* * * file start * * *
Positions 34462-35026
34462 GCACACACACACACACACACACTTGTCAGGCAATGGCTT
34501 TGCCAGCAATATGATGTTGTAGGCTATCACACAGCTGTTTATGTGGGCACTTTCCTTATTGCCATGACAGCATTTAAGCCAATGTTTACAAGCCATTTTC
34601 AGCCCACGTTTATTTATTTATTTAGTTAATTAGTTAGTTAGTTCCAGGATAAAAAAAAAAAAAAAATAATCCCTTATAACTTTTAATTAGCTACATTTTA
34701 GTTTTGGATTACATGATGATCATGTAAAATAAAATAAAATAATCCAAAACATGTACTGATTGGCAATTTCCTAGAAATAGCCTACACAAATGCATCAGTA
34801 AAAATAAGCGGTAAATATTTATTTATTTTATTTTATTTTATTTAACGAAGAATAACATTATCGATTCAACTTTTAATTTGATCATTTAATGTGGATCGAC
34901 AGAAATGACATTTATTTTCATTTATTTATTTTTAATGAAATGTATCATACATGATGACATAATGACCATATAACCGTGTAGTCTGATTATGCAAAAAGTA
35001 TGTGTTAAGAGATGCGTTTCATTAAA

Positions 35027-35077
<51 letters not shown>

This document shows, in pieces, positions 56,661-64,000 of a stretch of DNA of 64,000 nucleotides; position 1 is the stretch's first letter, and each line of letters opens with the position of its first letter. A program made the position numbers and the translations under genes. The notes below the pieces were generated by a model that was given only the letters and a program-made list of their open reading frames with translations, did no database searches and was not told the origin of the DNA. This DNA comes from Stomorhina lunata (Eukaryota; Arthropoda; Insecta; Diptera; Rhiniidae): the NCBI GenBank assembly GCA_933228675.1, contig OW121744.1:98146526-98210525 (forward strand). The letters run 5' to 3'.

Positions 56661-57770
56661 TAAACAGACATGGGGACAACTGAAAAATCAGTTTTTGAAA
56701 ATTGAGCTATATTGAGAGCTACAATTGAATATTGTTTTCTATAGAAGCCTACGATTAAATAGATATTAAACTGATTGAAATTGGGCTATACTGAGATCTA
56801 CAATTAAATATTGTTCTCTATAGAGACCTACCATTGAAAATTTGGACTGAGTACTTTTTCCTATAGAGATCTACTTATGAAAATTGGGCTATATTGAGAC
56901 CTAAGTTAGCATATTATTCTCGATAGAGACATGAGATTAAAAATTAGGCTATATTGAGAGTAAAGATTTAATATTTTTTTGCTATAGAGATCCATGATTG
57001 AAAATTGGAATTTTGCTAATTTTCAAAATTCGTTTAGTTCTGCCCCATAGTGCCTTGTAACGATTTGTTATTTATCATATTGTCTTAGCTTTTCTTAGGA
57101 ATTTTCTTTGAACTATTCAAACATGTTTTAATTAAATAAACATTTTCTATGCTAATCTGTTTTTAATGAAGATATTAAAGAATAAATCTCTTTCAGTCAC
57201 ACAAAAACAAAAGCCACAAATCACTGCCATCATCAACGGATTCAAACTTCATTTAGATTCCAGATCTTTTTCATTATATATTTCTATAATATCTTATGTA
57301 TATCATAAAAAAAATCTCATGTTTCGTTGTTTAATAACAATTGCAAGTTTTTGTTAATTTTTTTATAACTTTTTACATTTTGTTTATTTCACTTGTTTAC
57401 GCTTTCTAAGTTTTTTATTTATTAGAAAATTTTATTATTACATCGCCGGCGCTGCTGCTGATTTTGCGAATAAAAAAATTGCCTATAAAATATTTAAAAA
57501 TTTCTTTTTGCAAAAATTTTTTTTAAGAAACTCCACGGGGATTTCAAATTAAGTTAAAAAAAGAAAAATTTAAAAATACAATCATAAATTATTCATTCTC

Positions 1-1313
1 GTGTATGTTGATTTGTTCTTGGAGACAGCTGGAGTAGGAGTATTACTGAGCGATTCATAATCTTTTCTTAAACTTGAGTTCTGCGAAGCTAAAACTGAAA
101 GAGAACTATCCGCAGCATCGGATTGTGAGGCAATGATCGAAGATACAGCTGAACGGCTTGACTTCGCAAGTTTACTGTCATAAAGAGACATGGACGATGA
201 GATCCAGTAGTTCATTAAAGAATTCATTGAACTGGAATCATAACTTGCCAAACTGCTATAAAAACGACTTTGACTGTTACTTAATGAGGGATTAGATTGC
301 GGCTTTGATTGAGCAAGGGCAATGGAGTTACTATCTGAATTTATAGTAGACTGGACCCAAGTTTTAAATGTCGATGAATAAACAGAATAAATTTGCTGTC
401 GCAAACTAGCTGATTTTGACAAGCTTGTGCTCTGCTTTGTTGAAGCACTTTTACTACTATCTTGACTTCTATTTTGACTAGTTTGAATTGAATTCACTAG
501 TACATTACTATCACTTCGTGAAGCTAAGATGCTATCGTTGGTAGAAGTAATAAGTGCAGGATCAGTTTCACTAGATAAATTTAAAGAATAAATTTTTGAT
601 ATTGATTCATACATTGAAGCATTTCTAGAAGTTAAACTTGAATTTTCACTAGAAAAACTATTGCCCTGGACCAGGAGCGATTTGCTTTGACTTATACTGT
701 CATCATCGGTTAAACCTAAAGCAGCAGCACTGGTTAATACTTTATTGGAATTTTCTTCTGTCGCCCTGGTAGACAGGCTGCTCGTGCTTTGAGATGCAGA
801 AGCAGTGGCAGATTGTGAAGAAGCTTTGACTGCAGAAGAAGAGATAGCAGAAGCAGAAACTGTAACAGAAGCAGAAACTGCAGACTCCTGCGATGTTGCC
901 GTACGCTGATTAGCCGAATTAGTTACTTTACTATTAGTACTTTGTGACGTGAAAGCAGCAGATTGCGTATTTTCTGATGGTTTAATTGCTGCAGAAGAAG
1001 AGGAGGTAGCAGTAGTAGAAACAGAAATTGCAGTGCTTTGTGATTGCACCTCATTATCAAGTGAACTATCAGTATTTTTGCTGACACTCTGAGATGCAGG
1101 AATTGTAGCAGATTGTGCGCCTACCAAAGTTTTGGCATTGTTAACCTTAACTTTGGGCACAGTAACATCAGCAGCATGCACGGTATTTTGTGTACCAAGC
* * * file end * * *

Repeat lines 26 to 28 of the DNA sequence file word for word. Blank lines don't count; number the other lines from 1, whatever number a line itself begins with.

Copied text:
201 GATCCAGTAGTTCATTAAAGAATTCATTGAACTGGAATCATAACTTGCCAAACTGCTATAAAAACGACTTTGACTGTTACTTAATGAGGGATTAGATTGC
301 GGCTTTGATTGAGCAAGGGCAATGGAGTTACTATCTGAATTTATAGTAGACTGGACCCAAGTTTTAAATGTCGATGAATAAACAGAATAAATTTGCTGTC
401 GCAAACTAGCTGATTTTGACAAGCTTGTGCTCTGCTTTGTTGAAGCACTTTTACTACTATCTTGACTTCTATTTTGACTAGTTTGAATTGAATTCACTAG